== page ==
A part of the fabric of everyday life for thousands of people who live in communities inside and around its boundaries, the Ocala National Forest is a significant public resource for residents and visitors alike.
Deer hunting, fishing, camping, hiking, horseback riding, and canoeing are all traditional uses that continue to this day, along with more modern additions such as OHV trails.
The new Interactive Visitor Map is a work in progress. We will continue to update it with additional information as it becomes available. The map currently includes information for most National Forest recreation sites and roads.
There are only 27 first-magnitude springs in Florida, and Alexander Springs is by far one of the easiest for visitors to enjoy. A broad and naturally gently sloped spring pool becomes a natural water park when visitors come to picnic, swim, and play. The water is a constant 72°F and extraordinarily clear. Ripples play across the sand bottom as small fish dart about. Surrounded by a floodplain forest of maples, sweetgum, and cabbage palms, this recreation area feels almost tropical.
Salt Springs Recreation Area is one of the recreational jewels of the Ocala National Forest. The recreation area is located in the lush, semi-tropical setting of central Florida. Within the recreation area is a natural spring rising from vertical fissures (cracks) from deep within the earth. The presence of potassium, magnesium and sodium salts give the waters in the spring a slight salinity. Hence the name Salt Springs.
Showcasing sparkling springs in a subtropical setting, Juniper Springs is one of the oldest and best known recreation areas on the East Coast. Located between Ocala and Ormond Beach along SR 40, this complex of swimming and picnic area, campground, and trails was constructed in the 1930s by the Civilian Conservation Corps (CCC). The setting is unlike any other found in the United States, with hundreds of tiny bubbling springs and massive springs gushing out of crevices in the earth beneath a dense canopy of palms and oaks, an oasis within the heart of the desert-like Big Scrub.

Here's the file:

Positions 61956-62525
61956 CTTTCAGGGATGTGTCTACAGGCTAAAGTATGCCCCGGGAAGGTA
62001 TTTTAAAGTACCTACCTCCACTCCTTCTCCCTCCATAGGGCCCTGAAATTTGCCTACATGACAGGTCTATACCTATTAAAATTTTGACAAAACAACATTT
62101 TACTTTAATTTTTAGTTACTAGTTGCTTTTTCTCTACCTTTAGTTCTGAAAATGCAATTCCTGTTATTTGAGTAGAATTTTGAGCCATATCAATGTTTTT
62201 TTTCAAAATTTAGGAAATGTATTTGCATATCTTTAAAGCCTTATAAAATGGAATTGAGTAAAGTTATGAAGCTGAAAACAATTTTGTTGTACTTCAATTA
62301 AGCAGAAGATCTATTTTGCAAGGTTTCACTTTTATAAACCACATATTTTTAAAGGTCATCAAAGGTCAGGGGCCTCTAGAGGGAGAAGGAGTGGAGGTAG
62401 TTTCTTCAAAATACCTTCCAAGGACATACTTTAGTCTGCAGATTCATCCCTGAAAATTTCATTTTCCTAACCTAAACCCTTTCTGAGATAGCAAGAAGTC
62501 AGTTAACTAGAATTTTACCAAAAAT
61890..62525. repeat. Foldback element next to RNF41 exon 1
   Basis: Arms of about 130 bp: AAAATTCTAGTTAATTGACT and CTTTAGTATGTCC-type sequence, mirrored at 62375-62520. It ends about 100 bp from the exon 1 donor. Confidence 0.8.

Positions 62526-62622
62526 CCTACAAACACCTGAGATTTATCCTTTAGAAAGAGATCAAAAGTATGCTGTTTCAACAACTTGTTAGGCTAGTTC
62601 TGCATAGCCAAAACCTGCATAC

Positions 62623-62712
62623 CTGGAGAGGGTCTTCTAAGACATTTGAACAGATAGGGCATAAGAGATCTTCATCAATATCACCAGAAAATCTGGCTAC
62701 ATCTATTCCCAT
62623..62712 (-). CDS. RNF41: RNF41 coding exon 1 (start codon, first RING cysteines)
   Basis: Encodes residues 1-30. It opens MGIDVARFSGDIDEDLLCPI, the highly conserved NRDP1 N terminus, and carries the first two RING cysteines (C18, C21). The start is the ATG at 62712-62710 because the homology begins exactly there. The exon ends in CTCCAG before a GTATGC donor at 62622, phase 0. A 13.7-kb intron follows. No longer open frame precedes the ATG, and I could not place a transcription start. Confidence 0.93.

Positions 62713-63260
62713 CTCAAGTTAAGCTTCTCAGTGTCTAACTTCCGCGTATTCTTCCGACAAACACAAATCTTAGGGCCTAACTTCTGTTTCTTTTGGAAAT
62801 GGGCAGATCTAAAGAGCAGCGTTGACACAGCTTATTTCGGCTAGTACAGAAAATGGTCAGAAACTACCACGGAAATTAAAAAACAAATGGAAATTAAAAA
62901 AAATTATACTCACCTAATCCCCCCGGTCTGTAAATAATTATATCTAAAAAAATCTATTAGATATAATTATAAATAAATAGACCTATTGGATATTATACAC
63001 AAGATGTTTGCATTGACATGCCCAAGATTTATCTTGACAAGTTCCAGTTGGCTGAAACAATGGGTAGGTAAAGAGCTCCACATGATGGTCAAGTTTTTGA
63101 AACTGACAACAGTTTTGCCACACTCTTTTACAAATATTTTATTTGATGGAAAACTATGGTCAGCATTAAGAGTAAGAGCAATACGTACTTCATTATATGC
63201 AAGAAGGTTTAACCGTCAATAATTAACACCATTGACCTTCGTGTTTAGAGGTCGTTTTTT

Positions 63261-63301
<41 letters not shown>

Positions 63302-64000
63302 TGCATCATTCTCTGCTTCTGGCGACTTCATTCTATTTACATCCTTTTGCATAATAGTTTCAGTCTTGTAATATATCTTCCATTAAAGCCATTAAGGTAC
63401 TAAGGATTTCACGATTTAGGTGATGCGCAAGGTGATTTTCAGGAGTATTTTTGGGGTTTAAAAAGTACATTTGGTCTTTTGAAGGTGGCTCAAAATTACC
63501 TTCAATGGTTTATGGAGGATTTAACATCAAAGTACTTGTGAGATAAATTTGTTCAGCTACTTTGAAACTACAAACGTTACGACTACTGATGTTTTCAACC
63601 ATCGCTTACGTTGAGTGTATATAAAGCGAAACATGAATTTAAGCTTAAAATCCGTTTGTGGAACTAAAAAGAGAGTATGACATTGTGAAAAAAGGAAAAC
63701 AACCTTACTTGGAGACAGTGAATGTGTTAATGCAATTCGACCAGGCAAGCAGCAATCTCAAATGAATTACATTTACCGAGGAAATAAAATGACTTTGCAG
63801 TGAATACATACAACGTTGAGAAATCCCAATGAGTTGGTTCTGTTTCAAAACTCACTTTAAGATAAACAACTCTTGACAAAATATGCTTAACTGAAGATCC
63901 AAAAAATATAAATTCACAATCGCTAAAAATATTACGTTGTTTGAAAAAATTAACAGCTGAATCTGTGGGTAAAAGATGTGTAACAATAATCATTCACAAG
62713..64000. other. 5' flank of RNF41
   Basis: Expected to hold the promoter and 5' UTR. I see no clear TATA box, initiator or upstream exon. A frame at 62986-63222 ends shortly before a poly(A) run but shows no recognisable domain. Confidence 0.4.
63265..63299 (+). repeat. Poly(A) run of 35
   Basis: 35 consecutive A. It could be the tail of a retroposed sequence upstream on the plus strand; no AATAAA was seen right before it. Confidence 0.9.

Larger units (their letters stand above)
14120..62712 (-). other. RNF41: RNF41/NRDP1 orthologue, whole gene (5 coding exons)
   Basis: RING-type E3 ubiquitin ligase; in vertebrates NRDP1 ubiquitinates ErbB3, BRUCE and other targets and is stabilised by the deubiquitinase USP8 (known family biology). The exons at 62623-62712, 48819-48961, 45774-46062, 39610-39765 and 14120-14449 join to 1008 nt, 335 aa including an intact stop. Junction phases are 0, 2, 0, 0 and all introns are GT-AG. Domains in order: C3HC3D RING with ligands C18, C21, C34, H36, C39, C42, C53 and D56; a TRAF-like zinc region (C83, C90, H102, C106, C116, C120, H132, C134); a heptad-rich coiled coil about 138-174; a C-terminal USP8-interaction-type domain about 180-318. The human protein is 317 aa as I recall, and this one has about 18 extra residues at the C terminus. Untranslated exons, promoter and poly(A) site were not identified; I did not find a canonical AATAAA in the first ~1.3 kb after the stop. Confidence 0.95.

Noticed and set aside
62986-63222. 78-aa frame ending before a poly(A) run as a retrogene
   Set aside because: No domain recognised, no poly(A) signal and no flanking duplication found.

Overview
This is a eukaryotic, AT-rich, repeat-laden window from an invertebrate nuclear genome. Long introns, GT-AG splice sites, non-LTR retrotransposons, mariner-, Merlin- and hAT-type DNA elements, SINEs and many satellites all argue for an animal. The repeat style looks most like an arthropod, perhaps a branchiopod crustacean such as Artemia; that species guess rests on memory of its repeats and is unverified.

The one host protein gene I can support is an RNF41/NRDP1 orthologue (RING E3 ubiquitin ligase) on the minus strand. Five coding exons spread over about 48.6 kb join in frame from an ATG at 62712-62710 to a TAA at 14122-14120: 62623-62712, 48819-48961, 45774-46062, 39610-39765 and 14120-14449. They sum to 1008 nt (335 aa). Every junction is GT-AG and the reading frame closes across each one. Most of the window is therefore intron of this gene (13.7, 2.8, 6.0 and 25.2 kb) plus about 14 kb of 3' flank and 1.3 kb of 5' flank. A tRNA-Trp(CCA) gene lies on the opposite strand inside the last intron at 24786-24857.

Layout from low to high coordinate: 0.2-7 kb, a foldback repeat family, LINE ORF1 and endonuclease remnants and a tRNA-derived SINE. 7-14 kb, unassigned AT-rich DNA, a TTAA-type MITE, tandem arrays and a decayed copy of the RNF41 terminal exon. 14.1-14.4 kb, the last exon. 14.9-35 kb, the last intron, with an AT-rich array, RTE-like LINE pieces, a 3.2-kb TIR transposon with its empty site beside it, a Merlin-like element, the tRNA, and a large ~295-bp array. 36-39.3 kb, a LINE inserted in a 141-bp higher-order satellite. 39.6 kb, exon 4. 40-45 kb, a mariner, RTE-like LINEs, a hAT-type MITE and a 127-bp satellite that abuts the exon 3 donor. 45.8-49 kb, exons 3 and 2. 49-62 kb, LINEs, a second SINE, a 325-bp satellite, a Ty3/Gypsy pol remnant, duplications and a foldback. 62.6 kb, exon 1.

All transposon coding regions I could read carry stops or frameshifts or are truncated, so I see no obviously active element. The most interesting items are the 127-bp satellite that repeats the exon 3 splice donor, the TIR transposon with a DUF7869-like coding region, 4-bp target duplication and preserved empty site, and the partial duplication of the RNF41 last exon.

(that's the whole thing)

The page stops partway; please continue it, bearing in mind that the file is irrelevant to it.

As the sun shines, rainbows play across the bottom of the crystal-clear spring basin at Silver Glen Springs, a beautiful spot along the edge of the Big Scrub of the Ocala National Forest, with a spring run that pours out into Lake George, the largest of the St. Johns River Chain of Lakes, north of Astor. Both a popular day use recreation area and an important archaeological site, Silver Glen Springs showcases the delicate balance necessary between enjoyment of the outdoors and preservation of irreplaceable resources.
The Ocala North OHV Trail System offers 125 miles of trail which includes a 14 mile motorcycle-only trail; 35 miles of trail usable by motorcycles, all terrain vehicles (ATVs), and utility vehicles (UTVs) less than 50 inches wide; and 76 miles classified as "mixed use," which means OHVs share the trail with licensed vehicles.